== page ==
Published on December 21, 2013 by Amy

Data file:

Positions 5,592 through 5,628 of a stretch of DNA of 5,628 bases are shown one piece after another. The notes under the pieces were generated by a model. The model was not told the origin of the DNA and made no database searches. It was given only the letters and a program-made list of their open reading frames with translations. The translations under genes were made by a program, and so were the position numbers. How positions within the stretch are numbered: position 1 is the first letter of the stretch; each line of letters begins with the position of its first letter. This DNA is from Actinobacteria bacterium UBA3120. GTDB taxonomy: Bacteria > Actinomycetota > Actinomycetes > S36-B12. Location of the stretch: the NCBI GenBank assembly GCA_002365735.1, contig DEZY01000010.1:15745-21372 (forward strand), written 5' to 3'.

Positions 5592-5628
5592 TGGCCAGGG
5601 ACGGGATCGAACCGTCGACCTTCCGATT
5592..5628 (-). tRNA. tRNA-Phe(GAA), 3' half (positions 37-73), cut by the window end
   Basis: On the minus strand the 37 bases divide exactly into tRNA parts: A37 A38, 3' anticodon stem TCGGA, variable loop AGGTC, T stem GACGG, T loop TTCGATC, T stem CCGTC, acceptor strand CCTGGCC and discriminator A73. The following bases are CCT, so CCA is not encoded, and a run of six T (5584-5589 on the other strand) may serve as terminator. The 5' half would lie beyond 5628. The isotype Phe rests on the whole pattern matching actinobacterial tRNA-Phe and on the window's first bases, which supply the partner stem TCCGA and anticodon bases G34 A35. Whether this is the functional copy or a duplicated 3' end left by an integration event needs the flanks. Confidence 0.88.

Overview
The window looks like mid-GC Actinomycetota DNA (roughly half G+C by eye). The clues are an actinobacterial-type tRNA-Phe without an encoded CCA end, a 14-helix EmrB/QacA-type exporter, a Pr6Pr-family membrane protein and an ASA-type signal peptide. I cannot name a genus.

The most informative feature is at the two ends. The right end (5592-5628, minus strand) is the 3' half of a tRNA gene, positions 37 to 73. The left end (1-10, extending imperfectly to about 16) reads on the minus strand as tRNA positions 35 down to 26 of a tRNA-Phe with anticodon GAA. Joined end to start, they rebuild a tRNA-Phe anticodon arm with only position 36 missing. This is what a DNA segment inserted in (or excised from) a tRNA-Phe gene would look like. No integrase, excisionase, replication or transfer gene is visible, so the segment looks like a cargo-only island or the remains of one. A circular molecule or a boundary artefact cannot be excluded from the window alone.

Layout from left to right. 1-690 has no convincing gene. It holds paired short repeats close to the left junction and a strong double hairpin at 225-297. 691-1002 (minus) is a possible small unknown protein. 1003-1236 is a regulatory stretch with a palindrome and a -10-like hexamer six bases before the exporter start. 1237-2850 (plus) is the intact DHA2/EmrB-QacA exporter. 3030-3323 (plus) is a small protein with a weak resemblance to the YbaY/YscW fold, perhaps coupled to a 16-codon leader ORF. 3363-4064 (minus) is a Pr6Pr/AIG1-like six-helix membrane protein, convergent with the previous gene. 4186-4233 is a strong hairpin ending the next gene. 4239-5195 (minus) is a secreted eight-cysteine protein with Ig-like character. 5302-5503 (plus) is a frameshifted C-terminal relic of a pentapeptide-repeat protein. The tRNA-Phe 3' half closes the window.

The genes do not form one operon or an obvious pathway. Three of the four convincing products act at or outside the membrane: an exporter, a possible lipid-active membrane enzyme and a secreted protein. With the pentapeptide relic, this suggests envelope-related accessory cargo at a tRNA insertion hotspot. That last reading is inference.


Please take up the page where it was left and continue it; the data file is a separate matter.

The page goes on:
The Plains Indians have entered into American mythology as fierce nomadic warriors who cared more about personal honor than about the outcome of any larger conflict. This representation of them, so attractive because it supports the idea of nobility in defeat, is countered by Bernard Mishkin in his classic study. Mishkin examines the Indians’ economic motivations in waging war and the consequences of their changing relations with other peoples. In Rank and Warfare among the Plains Indians he seriously questions the prevailing static picture of tribes, and even tribal areas, insulated from external historical forces and more or less unchanging in their social and cultural arrangements from prehistoric to reservation times.The first to link the individual pursuit of social status through military activities to the communal economics of Plains life, Mishkin demonstrates that the key to this connection was the horse, which the Spanish had introduced about the beginning of the seventeenth century. The extent to which the horse transformed native society becomes clear in this Bison Book reprint of Mishkin’s book, first published in 1940. A student of anthropology at Columbia University who came under the influence of Ruth Benedict, Bernard Mishkin did field work among the Kiowa Indians and taught at Brandeis University.Morris W. Foster, a professor of anthropology at the University of Oklahoma, assesses Mishkin’s pioneering work in the light of more recent scholarship. He is the author of Being Comanche: The Social History of an American Indian Community (1991).
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